Do you attempt to fix your busted appliances, or do you simply replace them?
You’re running out of clean clothes and your laundry basket is overflowing. You put a wash on to clear the backlog – and the machine gets stuck full of water and won’t drain. The last thing you need right now is a mission to buy a new machine – but chances are you can get it repaired for a fraction of the cost, or even fix it yourself.
When your household appliance breaks, the likelihood is that you won’t need to shell out the full cost of a replacement, according to our latest research. Many common faults on key household appliances can be fixed by professional repairers for an affordable price.
Take a broken drive belt on a Dyson vacuum cleaner. Our research suggests that this would cost around £40 for a professional repairer to fix – not bad when you’re looking at more than £250 for a new Dyson.
Repair is often worth a try
We investigated 14 of the most common faults affecting dishwashers, fridge-freezers, ovens, vacuum cleaners and washing machines, asking a panel of professional engineers if repair was advisable and, if so, how much they would charge.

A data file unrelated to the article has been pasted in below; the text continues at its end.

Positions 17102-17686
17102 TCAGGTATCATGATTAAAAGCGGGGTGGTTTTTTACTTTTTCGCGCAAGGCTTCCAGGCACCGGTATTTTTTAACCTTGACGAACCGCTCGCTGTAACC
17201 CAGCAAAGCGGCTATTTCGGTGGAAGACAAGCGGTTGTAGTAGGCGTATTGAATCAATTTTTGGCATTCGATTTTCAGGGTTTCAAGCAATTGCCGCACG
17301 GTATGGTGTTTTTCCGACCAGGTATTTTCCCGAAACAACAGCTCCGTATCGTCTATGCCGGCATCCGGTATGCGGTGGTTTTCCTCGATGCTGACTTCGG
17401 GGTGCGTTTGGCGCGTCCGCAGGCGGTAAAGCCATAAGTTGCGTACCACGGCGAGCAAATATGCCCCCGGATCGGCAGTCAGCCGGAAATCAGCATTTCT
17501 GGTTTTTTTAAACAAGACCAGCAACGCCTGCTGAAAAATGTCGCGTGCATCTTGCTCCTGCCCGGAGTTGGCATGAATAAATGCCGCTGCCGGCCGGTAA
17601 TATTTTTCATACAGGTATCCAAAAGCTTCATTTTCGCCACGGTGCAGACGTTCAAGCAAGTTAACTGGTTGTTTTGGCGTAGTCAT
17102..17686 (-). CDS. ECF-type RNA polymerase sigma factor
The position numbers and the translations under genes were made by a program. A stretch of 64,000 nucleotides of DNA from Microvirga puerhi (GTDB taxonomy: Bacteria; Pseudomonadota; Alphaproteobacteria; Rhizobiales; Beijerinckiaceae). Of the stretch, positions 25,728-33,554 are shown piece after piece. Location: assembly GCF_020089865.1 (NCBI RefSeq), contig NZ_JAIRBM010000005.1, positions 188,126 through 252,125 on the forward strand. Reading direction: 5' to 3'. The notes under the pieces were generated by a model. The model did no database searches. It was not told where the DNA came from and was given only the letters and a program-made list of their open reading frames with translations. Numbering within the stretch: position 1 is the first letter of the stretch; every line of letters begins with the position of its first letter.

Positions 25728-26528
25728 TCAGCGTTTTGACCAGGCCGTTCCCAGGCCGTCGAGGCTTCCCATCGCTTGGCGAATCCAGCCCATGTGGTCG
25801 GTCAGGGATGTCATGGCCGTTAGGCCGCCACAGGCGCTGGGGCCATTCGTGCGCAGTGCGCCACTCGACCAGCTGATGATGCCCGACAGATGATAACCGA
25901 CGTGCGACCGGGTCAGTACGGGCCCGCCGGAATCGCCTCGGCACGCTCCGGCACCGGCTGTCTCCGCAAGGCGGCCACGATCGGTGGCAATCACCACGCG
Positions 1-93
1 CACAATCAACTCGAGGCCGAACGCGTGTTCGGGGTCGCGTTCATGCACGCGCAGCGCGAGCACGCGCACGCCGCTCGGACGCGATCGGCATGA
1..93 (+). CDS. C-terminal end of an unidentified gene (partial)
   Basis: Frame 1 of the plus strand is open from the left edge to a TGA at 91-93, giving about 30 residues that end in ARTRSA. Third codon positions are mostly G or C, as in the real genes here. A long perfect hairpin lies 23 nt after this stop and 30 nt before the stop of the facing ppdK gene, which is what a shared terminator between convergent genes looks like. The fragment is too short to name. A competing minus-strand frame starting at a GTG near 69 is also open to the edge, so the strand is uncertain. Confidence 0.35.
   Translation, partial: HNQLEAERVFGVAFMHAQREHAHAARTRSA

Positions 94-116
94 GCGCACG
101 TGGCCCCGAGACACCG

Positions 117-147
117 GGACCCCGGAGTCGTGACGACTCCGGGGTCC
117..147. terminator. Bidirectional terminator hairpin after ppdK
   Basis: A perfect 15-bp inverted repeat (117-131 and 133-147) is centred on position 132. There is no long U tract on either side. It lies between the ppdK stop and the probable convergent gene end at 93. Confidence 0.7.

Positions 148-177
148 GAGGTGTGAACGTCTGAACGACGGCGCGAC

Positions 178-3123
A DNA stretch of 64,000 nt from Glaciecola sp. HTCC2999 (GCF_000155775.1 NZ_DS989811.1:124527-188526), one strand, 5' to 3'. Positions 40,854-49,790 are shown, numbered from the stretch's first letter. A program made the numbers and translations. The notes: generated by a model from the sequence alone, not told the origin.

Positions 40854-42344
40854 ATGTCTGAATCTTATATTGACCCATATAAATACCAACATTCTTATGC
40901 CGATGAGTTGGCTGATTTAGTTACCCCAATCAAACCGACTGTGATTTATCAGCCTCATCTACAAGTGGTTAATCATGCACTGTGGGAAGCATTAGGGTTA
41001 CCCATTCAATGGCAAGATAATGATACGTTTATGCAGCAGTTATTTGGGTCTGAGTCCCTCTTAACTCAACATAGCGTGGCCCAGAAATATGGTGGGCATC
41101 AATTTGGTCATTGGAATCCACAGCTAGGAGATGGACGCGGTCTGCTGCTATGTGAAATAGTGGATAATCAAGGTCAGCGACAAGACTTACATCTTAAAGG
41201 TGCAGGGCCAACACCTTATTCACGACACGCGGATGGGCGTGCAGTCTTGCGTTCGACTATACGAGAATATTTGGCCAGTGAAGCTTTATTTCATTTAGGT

The good news is that a repair was their recommended course of action in most cases. The prices the repairers quoted were generally reasonable, but there was a lot of variation. So the traditional advice to get multiple quotes is well worth following.
When to give up on an appliance
Most Which? members – a sensible bunch – know the benefits of fixing appliances when you can. We surveyed 1,157 members in June to find out what you did if your home appliances broke down. 61% of you got them repaired or made the fix yourselves, compared to 38% of you who replaced them.
The most common reason for replacing was that the appliance was too old to make it worthwhile. A good starting point for answering the question ‘Is it worth repairing?’ is to divide its original cost by how long you expect it to last. So a £100 appliance that you expect to last for five years would lose £20 of value per year. If a repair costs more than your appliance is currently worth, then it’s going to be harder to justify paying for.
Give DIY a try
If I told you that my own DIY skills are ‘limited’, that would be a kind way to put it. So it’s been encouraging to learn while researching this article just how many faults I could fix myself.
As well as the guidance in instruction manuals on how to carry out common repairs, there’s also a wealth of information on YouTube and elsewhere online. You could say it’s now easier than ever to save money by fixing problems yourself.
Tell us about your experience of repairing household appliances and how it went – did you find it easy to do?